Shortlists are coming
This Autumn, Defra released a shortlist of materials that could be deemed difficult to recycle and therefore subject to eco-modulation in the first year of modulated fees applying to EPR (2026). The shortlisted materials include:
- Plastics containing carbon black
- Some polystyrene (details TBC)
- Some plastic films (details TBC)
- Compostable and bio-degradable plastics
- Non-polyolefin foamed plastics
- High wet strength paper and card (details TBC)
- Some coated papers (details TBC)
- Paper and card with too much foiling/embossing (details TBC)
- Some fibre-based composites (details TBC)
- Glass with attached ceramics
- Some packaging in the ‘wood’ and ‘other’ material categories (details TBC)
- Paper and card with double-sided lamination (details TBC)
Defra intends to return to the industry at the start of 2024 with clearer definitions and a confirmation of the list to be utilised in modulation year 1.
The long-term setup of the eco-modulation system still needs to be determined across 2024. Following stakeholder engagement, Defra is open to exempting packaging materials deemed difficult to recycle when they are demonstrated to be necessary and irreplaceable – PVC packaging used for pharmaceuticals could benefit from this exemption but that remains to be confirmed.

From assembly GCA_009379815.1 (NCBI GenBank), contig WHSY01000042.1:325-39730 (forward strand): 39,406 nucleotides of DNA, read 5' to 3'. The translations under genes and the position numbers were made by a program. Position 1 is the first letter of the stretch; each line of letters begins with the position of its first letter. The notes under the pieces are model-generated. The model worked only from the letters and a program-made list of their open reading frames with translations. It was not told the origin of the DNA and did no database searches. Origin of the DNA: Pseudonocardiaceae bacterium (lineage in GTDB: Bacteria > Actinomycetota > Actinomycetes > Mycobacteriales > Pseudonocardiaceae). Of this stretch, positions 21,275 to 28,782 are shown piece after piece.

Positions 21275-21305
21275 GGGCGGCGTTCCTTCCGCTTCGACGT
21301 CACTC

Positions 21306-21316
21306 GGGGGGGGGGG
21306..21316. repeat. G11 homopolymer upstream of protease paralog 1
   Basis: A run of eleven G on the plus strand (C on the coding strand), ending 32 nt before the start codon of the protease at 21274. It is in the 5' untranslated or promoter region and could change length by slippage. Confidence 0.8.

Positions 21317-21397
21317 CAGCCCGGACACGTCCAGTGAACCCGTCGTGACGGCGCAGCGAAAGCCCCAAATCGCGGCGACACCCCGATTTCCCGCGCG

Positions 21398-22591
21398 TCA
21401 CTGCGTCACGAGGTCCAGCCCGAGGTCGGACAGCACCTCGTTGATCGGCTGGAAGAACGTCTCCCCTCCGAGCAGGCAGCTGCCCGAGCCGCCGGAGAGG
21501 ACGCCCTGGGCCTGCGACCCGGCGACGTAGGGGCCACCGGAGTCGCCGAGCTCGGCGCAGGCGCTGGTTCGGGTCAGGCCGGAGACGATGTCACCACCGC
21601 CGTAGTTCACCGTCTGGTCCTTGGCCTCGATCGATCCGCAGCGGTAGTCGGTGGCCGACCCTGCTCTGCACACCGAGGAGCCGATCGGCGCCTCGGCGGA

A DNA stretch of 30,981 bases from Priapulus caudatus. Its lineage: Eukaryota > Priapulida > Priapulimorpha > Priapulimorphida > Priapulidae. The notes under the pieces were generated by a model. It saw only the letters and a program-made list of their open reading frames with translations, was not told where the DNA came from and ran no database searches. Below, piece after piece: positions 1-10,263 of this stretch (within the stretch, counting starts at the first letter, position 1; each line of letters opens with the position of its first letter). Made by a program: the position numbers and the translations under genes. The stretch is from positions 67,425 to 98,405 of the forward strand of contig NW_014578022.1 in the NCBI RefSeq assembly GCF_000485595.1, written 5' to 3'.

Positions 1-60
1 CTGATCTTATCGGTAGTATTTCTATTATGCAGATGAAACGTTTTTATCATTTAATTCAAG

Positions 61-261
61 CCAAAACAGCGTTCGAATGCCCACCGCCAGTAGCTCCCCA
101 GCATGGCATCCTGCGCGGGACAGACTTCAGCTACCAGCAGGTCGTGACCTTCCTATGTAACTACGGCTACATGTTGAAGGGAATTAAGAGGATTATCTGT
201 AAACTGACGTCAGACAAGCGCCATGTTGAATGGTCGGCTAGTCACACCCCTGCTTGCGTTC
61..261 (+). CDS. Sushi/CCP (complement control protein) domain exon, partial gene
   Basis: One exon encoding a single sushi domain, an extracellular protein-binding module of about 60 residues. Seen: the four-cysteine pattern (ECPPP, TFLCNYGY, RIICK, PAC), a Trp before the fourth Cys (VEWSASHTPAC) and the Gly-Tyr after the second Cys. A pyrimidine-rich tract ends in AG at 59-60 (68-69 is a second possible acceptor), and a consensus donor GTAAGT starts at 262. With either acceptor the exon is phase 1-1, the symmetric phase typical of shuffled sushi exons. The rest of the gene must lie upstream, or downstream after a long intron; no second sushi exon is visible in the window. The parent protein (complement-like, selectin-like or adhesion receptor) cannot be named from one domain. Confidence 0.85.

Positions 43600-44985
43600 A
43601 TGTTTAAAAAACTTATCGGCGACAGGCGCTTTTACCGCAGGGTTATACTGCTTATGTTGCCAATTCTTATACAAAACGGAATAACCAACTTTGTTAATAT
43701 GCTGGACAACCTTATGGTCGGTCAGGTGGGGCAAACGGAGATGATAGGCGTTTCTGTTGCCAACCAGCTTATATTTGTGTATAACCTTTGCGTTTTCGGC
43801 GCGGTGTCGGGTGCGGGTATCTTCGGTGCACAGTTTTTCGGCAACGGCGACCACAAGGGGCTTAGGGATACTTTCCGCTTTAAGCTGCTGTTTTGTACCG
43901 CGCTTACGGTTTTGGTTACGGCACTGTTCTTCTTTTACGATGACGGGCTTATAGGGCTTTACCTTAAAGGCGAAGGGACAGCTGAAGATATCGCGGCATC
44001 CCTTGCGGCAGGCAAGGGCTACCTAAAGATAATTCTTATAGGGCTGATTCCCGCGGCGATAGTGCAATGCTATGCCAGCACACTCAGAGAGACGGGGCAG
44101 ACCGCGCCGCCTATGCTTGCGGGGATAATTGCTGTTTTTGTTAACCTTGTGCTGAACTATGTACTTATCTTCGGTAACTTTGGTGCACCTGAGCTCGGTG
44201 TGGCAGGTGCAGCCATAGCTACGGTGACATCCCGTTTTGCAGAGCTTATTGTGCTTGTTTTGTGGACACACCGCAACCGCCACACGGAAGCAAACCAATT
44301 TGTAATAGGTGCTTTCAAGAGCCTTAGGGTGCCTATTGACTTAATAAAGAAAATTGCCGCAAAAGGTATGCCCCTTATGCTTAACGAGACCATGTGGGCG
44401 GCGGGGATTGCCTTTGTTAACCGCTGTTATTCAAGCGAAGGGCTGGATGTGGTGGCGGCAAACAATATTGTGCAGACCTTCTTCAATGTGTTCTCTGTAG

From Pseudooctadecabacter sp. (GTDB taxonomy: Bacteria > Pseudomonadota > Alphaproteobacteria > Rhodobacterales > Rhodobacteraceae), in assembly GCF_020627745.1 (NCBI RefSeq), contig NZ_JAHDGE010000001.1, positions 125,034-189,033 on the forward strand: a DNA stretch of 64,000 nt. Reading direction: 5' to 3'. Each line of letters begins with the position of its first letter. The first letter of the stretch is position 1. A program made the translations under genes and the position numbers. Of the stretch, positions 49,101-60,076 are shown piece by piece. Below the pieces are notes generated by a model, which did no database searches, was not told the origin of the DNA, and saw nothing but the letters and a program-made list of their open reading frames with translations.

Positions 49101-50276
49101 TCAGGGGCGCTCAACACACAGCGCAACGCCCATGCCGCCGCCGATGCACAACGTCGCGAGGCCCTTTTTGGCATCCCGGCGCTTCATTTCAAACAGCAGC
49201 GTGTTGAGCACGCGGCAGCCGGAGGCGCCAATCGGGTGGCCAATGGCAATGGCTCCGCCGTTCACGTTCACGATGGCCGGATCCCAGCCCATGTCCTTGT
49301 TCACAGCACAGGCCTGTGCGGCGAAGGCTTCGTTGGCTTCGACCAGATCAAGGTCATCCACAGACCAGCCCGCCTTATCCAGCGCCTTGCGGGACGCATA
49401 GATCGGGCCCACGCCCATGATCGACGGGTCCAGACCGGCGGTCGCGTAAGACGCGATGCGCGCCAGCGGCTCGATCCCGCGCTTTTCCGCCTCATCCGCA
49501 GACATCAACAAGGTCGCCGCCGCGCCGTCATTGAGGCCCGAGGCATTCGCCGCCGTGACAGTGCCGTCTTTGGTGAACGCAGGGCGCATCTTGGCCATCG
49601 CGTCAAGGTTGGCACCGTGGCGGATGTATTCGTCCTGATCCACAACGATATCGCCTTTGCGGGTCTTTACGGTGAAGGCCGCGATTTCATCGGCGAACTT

Looking to the future
Whilst eco-modulated fees are not due until 2026 at the earliest, this does not leave the industry much time to prepare, especially given all the other EPR developments they will need to keep abreast of in the intervening period.
Producers are keen to adapt their packaging from penalised materials to more easily recyclable formats as soon as possible and are urgently calling for greater clarity on both the initial phase and the longer-term structure of modulated fees within EPR reforms.